If you have a mature, thornless honey locust tree that produces seed pods, you very well likely have small honey locust seedlings all over your lot. This is normal and just part of caring for a honey locust tree, but there is a possibility that a seedling may develop thorns from the start.

For that reason it is a good idea to always take an extra split second to check a honey locust seedling for thorns before pulling it up. These thorns are rather small when the seedling is in its first year, but the thorns on an older seedling could do some damage if you weren’t paying attention.

What to do if Your Thornless Honey Locust Goes Rogue

So maybe you’re like me and you’re looking at a domesticated honey locust tree that decided to sprout some of the vicious thorns they’re known for. What to do now?

First things first, I’m a firm believer that you should do everything you can to mitigate the problem right away. Not only incredibly sharp, the thorns produced by a honey locust tree are incredibly durable. All of this adds up to this reality: these thorns can do some real damage in an accident.

If it’s at all possible, I think it makes the most sense to prune the thorns off of the branch before pruning the branch itself. This will serve to “disarm” the branch and will give you a little bit of peace of mind once you start cutting away. But, there’s one more thing: it’s critical that you not lose the thorns in the lawn if you start pruning them off.

If I recall correctly, the last time I pruned the thorns off of a honey locust branch I utilized both a pair of pruning shears and a pliers. The pruning shears obviously did the cutting while the pliers held a tight grip on the thorn as it was cut off. The odds are you’ll be doing this on a ladder or some kind of platform, so take care to remain as steady as possible.

If you can’t cut the thorns off before pruning the branch off, be sure to exercise caution when making your cuts. Think of it like this: between the dense honey locust branches and the several inch long thorns, you’re essentially cutting down a heavy and spiked club when you prune. So take extreme care to ensure that you’re cutting from a position of safety, as any unexpected movement from the falling branch could turn into a very dangerous situation.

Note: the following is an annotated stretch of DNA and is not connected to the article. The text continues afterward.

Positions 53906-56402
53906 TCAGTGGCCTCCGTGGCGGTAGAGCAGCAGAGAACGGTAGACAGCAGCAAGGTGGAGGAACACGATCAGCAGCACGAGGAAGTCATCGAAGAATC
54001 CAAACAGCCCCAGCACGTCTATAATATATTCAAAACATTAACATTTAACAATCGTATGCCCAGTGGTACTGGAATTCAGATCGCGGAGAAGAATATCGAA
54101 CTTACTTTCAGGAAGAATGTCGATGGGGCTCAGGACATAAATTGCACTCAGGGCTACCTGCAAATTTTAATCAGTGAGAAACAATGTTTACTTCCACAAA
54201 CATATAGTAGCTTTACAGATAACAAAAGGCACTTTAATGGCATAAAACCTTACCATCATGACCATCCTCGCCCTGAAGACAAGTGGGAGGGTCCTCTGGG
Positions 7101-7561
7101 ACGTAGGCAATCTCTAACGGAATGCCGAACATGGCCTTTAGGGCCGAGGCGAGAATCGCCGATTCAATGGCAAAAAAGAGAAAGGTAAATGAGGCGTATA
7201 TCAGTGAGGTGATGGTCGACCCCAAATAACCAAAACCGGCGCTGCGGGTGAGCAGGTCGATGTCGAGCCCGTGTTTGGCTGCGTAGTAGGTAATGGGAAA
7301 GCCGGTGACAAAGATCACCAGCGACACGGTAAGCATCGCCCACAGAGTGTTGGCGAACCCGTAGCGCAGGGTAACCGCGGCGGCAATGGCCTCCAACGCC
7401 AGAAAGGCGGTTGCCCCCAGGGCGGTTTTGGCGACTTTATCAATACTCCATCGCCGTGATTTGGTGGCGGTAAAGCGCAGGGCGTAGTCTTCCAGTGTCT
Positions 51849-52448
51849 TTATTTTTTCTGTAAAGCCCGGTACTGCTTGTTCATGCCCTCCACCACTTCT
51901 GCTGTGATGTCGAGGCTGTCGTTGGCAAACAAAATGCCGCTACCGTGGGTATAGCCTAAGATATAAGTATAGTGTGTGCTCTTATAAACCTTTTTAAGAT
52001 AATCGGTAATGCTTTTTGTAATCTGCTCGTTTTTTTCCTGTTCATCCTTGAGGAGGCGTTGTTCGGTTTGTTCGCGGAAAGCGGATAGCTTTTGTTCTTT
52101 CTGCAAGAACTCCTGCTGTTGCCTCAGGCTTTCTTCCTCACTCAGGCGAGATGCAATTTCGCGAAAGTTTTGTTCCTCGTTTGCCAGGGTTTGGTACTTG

If you go to the effort of pruning off thorny branches, you can expect that your honey locust tree will likely send out more thorny branches in their place. I most recently pruned off the thorny branches from our tree in the early spring, and by the next fall I noticed new thorny growth originating from the same location.

With that said, the thorns on the new growth were not yet so severe, so pruning that new growth off was quite easy. Going forward this will likely be yearly maintenance for our tree.

Concluding Thoughts

Hopefully you found this article interesting and you came away with some value. As much as I tend to despise the several inch long thorns of our honey locust tree, I can admit that I find them somewhat fascinating.

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By Drew Meulemans

I've long admired forests and devote much energy to learning about them and exploring. I enjoy sharing what I learn and wish to inspire others to do the same.